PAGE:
BBWAA inductees Dizzy Dean and Al Simmons were enshrined along with six Veterans Committee selections on July 27, 1953. The Veterans Committee voted in players Chief Bender and Bobby Wallace, executives Ed Barrow and Harry Wright and umpires Tom Connolly and Bill Klem. Former Hall of Famers present at the ceremony included Ty Cobb, Rogers Hornsby, Connie Mack, Ed Walsh and Cy Young.
ED BARROW: Serving in almost every role except player, Barrow would be responsible for the creation of baseball's greatest dynasty, the New York Yankees. Serving as the chief executive, Barrow would use trades, the development of talent through a farm system and the outright purchase of players to build a team that would win 14 pennants and 10 World Series between 1921 and 1945. The Veterans Committee selection is credited with discovering Honus Wagner in 1896.
CHIEF BENDER: Selected by the Veterans Committee, Bender pitched 16 seasons primarily with the Philadelphia Athletics. A 15-game winner nine times, he led the American League in winning percentage three times and helped Philadelphia to five A.L. pennants and three championships. Bender had arguably his best season in 1910 when he went 23-5 with a 1.58 ERA and 25 complete games in 28 starts. He pitched a no-hitter in 1910 and retired with 212 wins, a 2.77 ERA and 1,711 strikeouts.
AL SIMMONS: Simmons was named on 75.4 percent of ballots cast in his ninth year of Hall of Fame eligibility. He played 20 seasons in the major leagues, primarily with the Philadelphia Athletics, but also spent significant time with the Chicago White Sox and Washington Senators. Simmons hit over .300 and drove in more than 100 runs in each of his first 11 seasons, finished in the top 10 of the American League MVP voting six times. He led the Athletics to three straight A.L. pennants from 1929-1931, winning two World Series. He retired as the one of just four players in history with a .300 batting average, 300 home runs, 1,500 RBI and 500 doubles, joining just Rogers Hornsby, Babe Ruth and Lou Gehrig in a club that still has just 10 members. Simmons was also fifth in home runs when he retired behind just Ruth, Jimmie Foxx, Gehrig and Mel Ott. He ended his career with a .334 batting average, 307 home runs and 1,827 runs batted in.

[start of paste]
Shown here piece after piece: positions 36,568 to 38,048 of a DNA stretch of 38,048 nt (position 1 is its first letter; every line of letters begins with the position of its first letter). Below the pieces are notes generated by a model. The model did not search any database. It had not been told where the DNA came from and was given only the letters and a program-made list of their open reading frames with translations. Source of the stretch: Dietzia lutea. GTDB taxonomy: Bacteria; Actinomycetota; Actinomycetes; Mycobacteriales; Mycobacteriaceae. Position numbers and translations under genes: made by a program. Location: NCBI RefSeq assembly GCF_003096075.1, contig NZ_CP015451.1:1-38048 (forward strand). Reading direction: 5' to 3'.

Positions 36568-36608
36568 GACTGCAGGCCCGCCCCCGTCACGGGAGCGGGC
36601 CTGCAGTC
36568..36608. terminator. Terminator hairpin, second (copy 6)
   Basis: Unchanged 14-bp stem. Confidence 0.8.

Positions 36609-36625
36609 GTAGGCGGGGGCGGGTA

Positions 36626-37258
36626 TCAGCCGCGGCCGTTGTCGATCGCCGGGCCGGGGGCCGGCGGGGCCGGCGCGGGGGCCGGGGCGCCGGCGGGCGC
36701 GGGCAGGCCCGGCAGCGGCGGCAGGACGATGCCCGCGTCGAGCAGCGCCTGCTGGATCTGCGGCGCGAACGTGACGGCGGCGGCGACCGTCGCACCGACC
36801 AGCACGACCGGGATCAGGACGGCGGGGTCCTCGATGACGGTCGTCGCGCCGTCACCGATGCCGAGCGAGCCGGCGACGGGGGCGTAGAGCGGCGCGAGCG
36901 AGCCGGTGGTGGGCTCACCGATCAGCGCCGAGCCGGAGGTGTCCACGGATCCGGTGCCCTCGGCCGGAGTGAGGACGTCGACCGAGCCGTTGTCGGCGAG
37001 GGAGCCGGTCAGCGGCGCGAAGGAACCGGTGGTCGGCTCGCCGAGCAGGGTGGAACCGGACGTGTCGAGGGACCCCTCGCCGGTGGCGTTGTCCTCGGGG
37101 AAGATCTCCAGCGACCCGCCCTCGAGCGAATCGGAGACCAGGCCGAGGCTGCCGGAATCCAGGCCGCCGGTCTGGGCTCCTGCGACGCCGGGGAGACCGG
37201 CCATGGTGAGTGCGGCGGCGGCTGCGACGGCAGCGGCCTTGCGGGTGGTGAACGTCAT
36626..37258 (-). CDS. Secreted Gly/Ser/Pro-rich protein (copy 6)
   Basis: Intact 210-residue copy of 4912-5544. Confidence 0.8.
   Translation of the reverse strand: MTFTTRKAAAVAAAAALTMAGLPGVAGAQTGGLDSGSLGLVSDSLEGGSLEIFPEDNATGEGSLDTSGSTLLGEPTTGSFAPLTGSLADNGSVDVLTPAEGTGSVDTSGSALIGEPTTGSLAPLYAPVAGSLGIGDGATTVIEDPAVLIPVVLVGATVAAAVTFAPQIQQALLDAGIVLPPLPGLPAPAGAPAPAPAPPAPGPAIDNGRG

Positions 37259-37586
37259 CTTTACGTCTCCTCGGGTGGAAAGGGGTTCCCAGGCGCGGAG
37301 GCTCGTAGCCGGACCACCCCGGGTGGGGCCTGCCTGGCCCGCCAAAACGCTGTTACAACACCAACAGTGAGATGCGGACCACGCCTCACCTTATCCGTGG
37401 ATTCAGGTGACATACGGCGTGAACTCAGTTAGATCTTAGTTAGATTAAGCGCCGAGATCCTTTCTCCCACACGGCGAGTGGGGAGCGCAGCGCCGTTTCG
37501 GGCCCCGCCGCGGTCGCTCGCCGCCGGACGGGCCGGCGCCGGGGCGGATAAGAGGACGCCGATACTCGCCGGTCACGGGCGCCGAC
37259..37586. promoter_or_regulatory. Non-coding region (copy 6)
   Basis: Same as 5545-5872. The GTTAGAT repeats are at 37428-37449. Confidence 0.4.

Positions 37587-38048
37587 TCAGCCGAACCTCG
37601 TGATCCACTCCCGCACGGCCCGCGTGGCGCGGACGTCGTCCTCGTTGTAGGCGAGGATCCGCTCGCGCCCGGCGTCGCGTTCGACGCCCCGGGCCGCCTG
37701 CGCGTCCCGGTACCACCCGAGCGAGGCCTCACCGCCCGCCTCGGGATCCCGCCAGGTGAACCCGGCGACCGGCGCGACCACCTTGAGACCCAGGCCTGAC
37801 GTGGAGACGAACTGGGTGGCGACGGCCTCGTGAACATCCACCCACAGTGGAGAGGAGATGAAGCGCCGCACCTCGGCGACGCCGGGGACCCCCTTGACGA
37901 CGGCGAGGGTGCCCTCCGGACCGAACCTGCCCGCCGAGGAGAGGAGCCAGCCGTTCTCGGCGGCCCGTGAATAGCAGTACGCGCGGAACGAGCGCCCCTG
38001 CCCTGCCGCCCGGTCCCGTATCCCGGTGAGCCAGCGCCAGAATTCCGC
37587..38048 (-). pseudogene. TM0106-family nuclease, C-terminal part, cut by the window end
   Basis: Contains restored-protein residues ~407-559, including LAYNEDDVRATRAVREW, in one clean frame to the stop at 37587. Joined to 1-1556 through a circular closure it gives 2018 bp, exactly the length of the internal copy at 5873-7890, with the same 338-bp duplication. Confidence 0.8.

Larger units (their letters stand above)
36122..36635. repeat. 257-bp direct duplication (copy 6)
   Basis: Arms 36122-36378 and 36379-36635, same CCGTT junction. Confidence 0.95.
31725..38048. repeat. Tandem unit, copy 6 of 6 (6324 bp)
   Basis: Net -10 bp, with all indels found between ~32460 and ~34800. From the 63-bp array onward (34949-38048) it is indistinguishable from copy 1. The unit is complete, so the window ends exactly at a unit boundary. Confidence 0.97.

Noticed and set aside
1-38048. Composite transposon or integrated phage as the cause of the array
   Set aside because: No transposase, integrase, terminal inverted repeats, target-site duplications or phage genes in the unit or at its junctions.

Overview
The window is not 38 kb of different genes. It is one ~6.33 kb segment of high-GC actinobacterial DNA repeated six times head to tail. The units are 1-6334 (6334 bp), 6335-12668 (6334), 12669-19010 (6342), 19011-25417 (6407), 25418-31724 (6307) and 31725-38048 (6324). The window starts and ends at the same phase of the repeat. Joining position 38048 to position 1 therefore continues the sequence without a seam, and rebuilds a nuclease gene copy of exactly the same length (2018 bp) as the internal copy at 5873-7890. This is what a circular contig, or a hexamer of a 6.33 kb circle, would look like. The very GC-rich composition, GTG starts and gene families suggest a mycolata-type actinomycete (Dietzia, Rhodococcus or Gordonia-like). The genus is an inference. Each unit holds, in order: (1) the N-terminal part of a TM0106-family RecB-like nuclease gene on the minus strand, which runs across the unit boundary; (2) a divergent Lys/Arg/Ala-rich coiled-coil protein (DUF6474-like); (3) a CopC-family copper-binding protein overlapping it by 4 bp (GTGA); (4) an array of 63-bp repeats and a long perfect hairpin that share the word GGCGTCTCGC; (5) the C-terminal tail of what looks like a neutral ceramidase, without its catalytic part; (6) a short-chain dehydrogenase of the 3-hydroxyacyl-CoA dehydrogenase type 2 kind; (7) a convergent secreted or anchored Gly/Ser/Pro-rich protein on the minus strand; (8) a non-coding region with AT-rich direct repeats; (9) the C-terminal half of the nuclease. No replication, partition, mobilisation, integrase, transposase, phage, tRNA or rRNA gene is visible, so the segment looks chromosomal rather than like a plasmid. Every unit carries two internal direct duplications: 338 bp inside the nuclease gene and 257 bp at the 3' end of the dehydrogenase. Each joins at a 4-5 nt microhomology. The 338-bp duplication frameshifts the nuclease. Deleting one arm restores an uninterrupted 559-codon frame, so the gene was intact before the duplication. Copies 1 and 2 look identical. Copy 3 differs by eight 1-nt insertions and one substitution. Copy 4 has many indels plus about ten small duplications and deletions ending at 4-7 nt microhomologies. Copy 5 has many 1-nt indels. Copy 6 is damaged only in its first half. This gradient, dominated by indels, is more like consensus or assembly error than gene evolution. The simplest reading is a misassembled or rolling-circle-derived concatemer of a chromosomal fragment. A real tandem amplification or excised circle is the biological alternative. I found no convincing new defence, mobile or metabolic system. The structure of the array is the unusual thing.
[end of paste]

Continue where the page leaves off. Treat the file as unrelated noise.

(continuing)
TOM CONNOLLY: An umpire for 34 years during the roughest era in baseball history, Connolly gained players' respect as an impartial and fair-minded arbiter. An Englishman, Connolly umpired in the National League for three years before switching in 1901 to the new American League, where he would stay for 31 years. In contrast to the abrasive Bill Klem, Connolly was a calm and dignified disciplinarian who once went 10 consecutive seasons without ejecting a player. Voted into the Hall of Fame by the Veterans Committee, he umpired in the first modern World Series in 1903 and in eight overall.
BILL KLEM: Colorful and flamboyant, Klem brought dignity and respect to his profession. Known as The Old Arbitrator, he umpired almost exclusively behind the plate his first 16 years because of his superior ability on balls and strikes. He also was among the originators of arm signals to coincide with his calls. Proof positive of his skill and universal respect were his 18 World Series assignments. He umpired from 1905 to 1941 and then served as chief of National League umpires.
BOBBY WALLACE: In 25 years spent mostly with the St. Louis Browns, Wallace also spent time with the Cleveland Spiders and the Cardinals. He came up as a pitcher with the Spiders before moving onto the Cardinals and Browns as a shortstop. Wallace totaled 20 or more doubles 12 times in his career, led the league in fielding percentage three times and set the American League record for chances in a game in 1902 with 17. He ranks among the career leaders at shortstop in numerous defensive categories including putouts (4,142) and assists (6,303). Offensively, Wallace had his best seasons in the late 1800s, twice hitting over .300 and driving in more than 100 runs. Following his playing career, he managed, coached, umpired and spent time as a scout.
HARRY WRIGHT: Wright organized, managed and played center field for baseball's first openly all-professional team: the famed 1869 Cincinnati Red Stockings. Originally a cricket player, Wright first played baseball with the Knickerbockers of New York. He guided the Boston Red Stockings to four straight National Association pennants from 1872 to 1875 and two National League titles in 1877 and 1878. Among the numerous innovations he introduced were the practice of hitting pre-game fungoes to outfielders, backing up plays in the field and shifting on defense to account for hitters' tendencies.